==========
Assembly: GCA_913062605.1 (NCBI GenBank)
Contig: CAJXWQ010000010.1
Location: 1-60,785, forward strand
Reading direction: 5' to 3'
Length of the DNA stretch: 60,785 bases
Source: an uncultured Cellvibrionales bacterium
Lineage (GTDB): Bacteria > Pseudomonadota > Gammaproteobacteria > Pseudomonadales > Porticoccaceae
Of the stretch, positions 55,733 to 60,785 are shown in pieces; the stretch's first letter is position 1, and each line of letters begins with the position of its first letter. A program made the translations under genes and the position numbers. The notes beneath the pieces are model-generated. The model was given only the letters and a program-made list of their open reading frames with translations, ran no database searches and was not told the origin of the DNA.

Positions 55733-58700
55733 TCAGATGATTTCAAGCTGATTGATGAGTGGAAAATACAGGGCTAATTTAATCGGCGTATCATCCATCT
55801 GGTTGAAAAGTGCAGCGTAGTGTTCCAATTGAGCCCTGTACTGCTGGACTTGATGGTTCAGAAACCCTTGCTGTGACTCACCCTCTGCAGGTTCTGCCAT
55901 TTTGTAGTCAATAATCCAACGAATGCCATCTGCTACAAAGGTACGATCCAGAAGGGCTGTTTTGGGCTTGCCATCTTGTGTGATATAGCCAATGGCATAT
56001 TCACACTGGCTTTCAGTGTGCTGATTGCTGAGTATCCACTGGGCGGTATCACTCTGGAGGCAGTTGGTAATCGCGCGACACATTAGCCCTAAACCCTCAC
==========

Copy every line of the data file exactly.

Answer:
Assembly: GCA_913062605.1 (NCBI GenBank)
Contig: CAJXWQ010000010.1
Location: 1-60,785, forward strand
Reading direction: 5' to 3'
Length of the DNA stretch: 60,785 bases
Source: an uncultured Cellvibrionales bacterium
Lineage (GTDB): Bacteria > Pseudomonadota > Gammaproteobacteria > Pseudomonadales > Porticoccaceae
Of the stretch, positions 55,733 to 60,785 are shown in pieces; the stretch's first letter is position 1, and each line of letters begins with the position of its first letter. A program made the translations under genes and the position numbers. The notes beneath the pieces are model-generated. The model was given only the letters and a program-made list of their open reading frames with translations, ran no database searches and was not told the origin of the DNA.

Positions 55733-58700
55733 TCAGATGATTTCAAGCTGATTGATGAGTGGAAAATACAGGGCTAATTTAATCGGCGTATCATCCATCT
55801 GGTTGAAAAGTGCAGCGTAGTGTTCCAATTGAGCCCTGTACTGCTGGACTTGATGGTTCAGAAACCCTTGCTGTGACTCACCCTCTGCAGGTTCTGCCAT
55901 TTTGTAGTCAATAATCCAACGAATGCCATCTGCTACAAAGGTACGATCCAGAAGGGCTGTTTTGGGCTTGCCATCTTGTGTGATATAGCCAATGGCATAT
56001 TCACACTGGCTTTCAGTGTGCTGATTGCTGAGTATCCACTGGGCGGTATCACTCTGGAGGCAGTTGGTAATCGCGCGACACATTAGCCCTAAACCCTCAC